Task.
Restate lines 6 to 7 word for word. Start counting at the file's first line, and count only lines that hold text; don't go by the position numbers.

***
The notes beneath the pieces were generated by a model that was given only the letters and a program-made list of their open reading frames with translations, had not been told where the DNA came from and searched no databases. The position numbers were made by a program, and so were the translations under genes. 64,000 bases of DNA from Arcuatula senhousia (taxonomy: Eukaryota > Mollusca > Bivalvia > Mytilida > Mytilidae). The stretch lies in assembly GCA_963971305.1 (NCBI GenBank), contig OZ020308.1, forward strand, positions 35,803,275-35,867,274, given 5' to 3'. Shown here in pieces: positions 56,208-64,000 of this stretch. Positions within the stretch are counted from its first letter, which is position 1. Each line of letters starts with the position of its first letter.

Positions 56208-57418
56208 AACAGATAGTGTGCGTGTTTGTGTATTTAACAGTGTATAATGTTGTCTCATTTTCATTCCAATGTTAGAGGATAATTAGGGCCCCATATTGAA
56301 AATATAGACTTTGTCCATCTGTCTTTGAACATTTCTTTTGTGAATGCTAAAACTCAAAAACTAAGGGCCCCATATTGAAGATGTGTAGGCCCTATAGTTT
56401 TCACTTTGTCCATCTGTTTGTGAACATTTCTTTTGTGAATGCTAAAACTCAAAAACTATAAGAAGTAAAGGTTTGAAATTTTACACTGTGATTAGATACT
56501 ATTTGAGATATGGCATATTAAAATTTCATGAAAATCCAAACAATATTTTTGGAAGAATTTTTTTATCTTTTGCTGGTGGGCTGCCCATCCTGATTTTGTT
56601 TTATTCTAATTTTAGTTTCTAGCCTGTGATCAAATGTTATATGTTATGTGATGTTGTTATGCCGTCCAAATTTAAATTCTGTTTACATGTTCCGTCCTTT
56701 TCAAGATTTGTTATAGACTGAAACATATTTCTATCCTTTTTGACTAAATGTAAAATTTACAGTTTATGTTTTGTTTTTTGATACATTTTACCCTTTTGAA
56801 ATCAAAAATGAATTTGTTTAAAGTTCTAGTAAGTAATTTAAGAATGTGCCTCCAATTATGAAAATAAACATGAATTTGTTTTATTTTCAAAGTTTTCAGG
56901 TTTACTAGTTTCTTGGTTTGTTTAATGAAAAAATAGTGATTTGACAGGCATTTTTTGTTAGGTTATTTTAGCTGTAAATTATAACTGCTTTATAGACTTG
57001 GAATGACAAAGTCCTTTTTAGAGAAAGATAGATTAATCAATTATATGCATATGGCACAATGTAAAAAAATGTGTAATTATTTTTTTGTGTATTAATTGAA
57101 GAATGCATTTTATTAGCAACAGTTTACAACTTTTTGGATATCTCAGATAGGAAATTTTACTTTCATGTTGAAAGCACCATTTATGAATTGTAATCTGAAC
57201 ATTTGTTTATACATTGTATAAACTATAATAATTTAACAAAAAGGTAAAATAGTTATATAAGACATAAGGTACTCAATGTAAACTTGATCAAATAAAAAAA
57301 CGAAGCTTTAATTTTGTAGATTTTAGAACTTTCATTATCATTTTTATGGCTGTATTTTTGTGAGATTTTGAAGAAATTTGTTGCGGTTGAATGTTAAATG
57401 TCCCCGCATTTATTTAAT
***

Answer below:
56501 ATTTGAGATATGGCATATTAAAATTTCATGAAAATCCAAACAATATTTTTGGAAGAATTTTTTTATCTTTTGCTGGTGGGCTGCCCATCCTGATTTTGTT
56601 TTATTCTAATTTTAGTTTCTAGCCTGTGATCAAATGTTATATGTTATGTGATGTTGTTATGCCGTCCAAATTTAAATTCTGTTTACATGTTCCGTCCTTT